To date, Saint Helena Airport has assisted in no fewer than 33 medevac flights, the first of which took place in June 2016. That flight whisked a newborn baby named Eli to South Africa for medical assistance. If he had had to wait for the ship to come back, it would have been weeks, and he may not have survived.

Other medevacs may not be so urgent, but are invaluable to the islanders, nonetheless. From routine surgeries to hospital transfers, even getting shipments of medicines urgently, the airport has improved and saved so many lives. It also supports medevac flights heading to neighboring Ascension Island, allowing aircraft to make technical stops on route.

Of course, Saint Helena Airport’s success is not limited to medical flights. Indeed, the airport has carved out a successful niche in passenger transport too.

Was there ever a problem landing at Saint Helena?

Some of the British tabloids claimed that Saint Helena Airport was impossible to land at. That idea has been proven wrong time and time again. Gwyneth told me how the airport has received everything from private execujets like Dassault Falcons, all the way up to the A318 and Boeing 757 landed recently by Titan Airways from the UK.

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Titan Airways 757 at Saint Helena Airport
Titan Airways’ Boeing 757 at Saint Helena. Photo: Saint Helena Airport

Sure, it’s a challenging approach. The runway is high, and bordered by two large rocks, locally called the King and Queen, on the eastern part of the threshold. Gwyneth explained,

“That actually creates turbulence… it causes a vortex on final approach.”

Approaching over the King and Queen rocks at Saint Helena
Approaching Saint Helena over the King and Queen rocks. Photo: Saint Helena Airport

This was likely what the Comair 737 struggled with back in 2016, but since then, many pilots have successfully landed aircraft of all shapes and sizes at the airport. The airport CEO says that it’s all about training and that with the right skill set, there should be no issue landing. She said,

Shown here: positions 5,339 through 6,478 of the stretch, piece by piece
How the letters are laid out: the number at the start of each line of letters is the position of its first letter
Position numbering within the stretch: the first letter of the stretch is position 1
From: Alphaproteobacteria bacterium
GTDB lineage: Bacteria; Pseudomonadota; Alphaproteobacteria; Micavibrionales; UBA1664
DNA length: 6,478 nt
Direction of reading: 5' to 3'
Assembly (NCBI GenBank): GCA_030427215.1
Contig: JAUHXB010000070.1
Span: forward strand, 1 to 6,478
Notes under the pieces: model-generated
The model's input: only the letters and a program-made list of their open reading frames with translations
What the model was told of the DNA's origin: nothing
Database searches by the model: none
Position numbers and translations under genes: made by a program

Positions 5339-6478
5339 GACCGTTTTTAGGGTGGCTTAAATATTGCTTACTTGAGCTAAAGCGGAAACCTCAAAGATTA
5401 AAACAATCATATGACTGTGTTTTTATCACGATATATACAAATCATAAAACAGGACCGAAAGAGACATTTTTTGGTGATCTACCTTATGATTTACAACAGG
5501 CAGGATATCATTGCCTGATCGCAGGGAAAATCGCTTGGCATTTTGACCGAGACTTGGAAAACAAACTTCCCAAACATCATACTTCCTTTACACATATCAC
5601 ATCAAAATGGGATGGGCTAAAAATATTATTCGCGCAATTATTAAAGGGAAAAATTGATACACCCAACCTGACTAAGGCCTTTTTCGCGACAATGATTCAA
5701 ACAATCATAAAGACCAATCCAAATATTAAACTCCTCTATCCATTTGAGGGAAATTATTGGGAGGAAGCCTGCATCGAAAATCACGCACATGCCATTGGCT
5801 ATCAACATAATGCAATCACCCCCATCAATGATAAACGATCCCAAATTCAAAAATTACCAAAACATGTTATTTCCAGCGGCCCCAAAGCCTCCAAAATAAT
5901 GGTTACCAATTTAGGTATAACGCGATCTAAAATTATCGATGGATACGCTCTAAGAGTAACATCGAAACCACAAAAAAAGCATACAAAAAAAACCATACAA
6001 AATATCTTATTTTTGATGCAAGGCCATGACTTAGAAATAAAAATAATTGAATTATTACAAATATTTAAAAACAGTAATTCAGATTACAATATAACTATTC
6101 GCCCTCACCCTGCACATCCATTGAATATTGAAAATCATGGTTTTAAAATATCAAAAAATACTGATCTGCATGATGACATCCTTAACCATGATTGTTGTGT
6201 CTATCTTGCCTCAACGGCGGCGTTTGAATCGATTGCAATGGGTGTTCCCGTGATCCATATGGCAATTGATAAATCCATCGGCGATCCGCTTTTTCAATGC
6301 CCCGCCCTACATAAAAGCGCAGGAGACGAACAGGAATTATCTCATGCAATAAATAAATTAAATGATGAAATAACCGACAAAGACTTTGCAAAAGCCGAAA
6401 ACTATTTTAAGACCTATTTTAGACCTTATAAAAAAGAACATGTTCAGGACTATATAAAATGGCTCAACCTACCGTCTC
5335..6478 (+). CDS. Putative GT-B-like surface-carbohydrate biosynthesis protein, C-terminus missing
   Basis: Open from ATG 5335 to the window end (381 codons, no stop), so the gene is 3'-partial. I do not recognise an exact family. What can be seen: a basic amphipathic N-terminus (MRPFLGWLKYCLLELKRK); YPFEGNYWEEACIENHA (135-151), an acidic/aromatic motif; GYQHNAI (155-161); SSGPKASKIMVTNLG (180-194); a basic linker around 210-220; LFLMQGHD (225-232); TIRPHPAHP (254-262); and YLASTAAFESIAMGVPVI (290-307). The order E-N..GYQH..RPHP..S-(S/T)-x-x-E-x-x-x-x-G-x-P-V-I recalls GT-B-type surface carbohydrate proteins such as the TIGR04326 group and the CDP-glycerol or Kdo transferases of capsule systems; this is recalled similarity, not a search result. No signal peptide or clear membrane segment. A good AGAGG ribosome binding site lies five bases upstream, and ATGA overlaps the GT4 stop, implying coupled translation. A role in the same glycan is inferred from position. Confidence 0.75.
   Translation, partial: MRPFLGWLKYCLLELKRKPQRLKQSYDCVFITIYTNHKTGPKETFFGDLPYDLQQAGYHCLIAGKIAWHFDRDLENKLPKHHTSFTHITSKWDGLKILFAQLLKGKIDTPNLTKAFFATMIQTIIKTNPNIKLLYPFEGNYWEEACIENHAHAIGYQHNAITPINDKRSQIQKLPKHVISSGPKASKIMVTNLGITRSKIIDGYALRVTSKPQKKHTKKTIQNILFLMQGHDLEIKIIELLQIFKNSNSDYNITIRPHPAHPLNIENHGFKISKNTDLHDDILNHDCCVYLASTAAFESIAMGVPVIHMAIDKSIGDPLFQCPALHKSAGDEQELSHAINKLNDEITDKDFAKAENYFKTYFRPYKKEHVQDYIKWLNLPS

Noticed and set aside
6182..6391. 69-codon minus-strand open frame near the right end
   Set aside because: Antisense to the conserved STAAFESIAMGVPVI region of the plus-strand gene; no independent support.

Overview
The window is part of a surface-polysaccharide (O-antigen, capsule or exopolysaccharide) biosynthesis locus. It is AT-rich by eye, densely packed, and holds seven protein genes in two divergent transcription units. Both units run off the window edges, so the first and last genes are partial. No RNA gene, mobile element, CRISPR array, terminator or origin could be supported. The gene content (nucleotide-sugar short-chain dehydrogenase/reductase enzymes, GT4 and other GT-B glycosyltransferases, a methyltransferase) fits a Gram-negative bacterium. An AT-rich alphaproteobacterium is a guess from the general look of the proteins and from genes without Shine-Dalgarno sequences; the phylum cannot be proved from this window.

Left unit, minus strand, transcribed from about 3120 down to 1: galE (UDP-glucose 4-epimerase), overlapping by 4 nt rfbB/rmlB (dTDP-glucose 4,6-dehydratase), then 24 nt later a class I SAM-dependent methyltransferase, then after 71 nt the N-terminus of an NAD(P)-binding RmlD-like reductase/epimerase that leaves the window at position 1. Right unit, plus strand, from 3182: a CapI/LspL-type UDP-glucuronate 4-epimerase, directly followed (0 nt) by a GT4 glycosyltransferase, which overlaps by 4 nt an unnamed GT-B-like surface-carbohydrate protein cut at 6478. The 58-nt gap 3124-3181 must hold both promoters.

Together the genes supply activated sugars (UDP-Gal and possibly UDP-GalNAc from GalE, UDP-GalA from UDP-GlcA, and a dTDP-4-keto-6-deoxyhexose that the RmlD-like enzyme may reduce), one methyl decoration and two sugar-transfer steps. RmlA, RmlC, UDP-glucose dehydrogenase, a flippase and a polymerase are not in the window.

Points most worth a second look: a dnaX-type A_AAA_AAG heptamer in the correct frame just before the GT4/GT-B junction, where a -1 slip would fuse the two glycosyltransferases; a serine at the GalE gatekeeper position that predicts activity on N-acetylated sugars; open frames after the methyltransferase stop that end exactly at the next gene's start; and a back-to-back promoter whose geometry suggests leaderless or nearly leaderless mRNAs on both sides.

“If pilots haven’t been trained in category C conditions, which is unusual or sometimes challenging approaches, and they fly in here unprepared, then they’ll actually get quite a surprise. The pilots that come here have been trained. They know what to expect, they know when to expect it.”

SA Airlink at Saint Helena
SA Airlink uses a select group of pilots who are well aware of the potential challenges. Photo: Saint Helena Airport

SA Airlink, the island’s only scheduled operator, uses a select group of pilots to fly to Saint Helena, all of whom have specific training in the conditions that could be experienced. This is the key to successfully operating from the airport and makes it no trickier to land at than numerous other facilities around the world. James explained,

“To put it in perspective, this is no worse than Madeira or Gibraltar, both of which experience windshear. The main issue is knowing when you’re going to expect it and where it’s going to be. If you’re you trained for that and you’re ready for that, then on some days the windshear is negligible – it’s nothing. But we haven’t had a single delay or cancellation due to windshear.”

Saint Helena’s regular scheduled service with Airlink arrived and departed once a week, every week, throughout 2019. During that time, there was just one case of a delay or cancelation, and it was not to do with wind shear.

SA Airlink and Execujets at Saint Helena Airport
The link between Saint Helena and the rest of the world has been lifechanging. Photo: Saint Helena Airport

Having a regular air service between the island and the mainland is lifechanging for its residents. Not only can they now access the medical care and urgent supplies they need in good time, but they also have a link to the outside world. As its reputation continues to be shaken off and its worth proven, Saint Helena’s Airport has the potential to grow the island’s economy through tourism and trade, and to bring the friendly Saints that little bit closer to the rest of the world.